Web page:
Many writers begin a story on a whim, and before long they’re taking an imaginary joy ride. Writing a novel is fun: the words flow . . . and then they don’t. Like Consumer Reports testing a car for safety, your writermobile slams into a wall. Now what?
Writing guides abound to address everything that stymies us. Search among the six types of resources to find a match for your problem or need.
Inspiration and Contemplation
These books prime the pump of imagination, help you generate ideas, and nudge you out of an unproductive rut. One of the best guides is The Artist’s Way, by Julia Cameron. Her 12-week study that addresses and overcomes all manner of “blocks” can open the floodgates of productivity and confidence. Cameron’s “morning pages” and “artist’s dates” have sustained millions of writers.
The Writer’s Life and Writing
We all want to know what famous writers think, how they write, and how they “made it.” The King, Stephen King, in On Writing: A Memoir of the Craft, tells vivid stories about his life including drug addiction, alcoholism, and being hit by a car. He kept writing novels through nearly all of the difficulties, often mining them for his stories. King’s book includes reading lists, excellent craft advice, examples to model, and writing assignments.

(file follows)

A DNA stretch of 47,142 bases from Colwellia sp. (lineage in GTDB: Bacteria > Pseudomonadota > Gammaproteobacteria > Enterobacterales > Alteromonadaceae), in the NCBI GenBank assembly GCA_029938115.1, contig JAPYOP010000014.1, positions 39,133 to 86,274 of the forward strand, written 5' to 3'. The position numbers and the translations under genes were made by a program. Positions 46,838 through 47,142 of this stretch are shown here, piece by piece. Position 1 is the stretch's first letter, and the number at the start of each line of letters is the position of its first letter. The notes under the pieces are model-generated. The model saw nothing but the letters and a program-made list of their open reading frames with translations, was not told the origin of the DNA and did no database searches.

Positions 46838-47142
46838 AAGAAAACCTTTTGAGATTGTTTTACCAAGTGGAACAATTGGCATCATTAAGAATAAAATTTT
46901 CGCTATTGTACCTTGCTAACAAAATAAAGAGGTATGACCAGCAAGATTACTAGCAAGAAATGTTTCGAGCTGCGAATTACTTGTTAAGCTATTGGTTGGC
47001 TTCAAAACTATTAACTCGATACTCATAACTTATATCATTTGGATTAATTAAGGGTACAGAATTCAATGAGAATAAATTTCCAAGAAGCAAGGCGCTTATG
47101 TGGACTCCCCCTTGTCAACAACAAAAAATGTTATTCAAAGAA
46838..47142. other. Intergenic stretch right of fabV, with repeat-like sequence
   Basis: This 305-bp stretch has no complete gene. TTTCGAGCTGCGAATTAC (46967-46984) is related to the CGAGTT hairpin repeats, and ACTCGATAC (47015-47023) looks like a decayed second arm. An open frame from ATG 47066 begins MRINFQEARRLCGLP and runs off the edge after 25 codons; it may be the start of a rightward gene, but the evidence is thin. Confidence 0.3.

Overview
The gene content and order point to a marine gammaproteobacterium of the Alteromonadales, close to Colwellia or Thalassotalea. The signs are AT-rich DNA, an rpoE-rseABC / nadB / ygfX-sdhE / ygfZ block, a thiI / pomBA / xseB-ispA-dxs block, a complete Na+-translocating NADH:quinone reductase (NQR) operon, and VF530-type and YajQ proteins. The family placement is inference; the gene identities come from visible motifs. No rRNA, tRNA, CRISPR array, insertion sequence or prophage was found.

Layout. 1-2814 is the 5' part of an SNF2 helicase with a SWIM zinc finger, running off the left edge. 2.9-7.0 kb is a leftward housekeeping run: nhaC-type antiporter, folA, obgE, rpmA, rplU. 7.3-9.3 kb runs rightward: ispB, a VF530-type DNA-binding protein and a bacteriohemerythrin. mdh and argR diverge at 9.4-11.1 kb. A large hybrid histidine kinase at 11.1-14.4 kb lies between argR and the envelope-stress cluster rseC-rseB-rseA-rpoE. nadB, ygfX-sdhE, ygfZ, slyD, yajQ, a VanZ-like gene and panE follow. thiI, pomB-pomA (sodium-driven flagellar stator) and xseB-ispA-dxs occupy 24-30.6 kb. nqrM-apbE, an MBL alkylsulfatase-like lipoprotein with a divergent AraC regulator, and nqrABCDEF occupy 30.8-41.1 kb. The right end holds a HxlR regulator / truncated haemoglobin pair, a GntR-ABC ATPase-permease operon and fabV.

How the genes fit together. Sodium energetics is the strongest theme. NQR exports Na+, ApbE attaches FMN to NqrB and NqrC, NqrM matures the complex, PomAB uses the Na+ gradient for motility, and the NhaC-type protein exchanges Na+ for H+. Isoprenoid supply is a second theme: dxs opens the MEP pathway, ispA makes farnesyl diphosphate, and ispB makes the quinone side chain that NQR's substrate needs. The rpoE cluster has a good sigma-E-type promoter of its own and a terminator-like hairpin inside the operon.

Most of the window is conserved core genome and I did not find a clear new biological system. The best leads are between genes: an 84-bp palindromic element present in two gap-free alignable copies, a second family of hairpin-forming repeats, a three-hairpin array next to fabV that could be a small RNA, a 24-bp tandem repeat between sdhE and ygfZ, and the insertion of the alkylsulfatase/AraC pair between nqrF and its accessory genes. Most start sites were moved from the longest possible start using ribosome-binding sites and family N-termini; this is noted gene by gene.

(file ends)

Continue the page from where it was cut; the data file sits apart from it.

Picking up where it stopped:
Bird by Bird: Some Instructions on Writing and Life, by Anne Lamott, is seductive. Her honesty in laying bare her messy life, with humor, beckons the reader to do the same. By example and by the techniques she shares, Lamott urges readers to expect and move past “the shitty first draft.”
How to Write a Novel
Almost all novels have similar whole-book structure. If you’ve written your story “organically,” you may be out on a limb and need to return to the trunk. Three books will straighten you out. How to Write a Story: The Secrets of Writing a Captivating Tale, was written by Peter Rubie, agent and former book doctor for New York publishers, and Gary Provost, a master teacher and author of over 20 novels. This how-to-write book is straight-forward, clear, practical, specific, and almost foolproof for any writer who follows its directions. Continue reading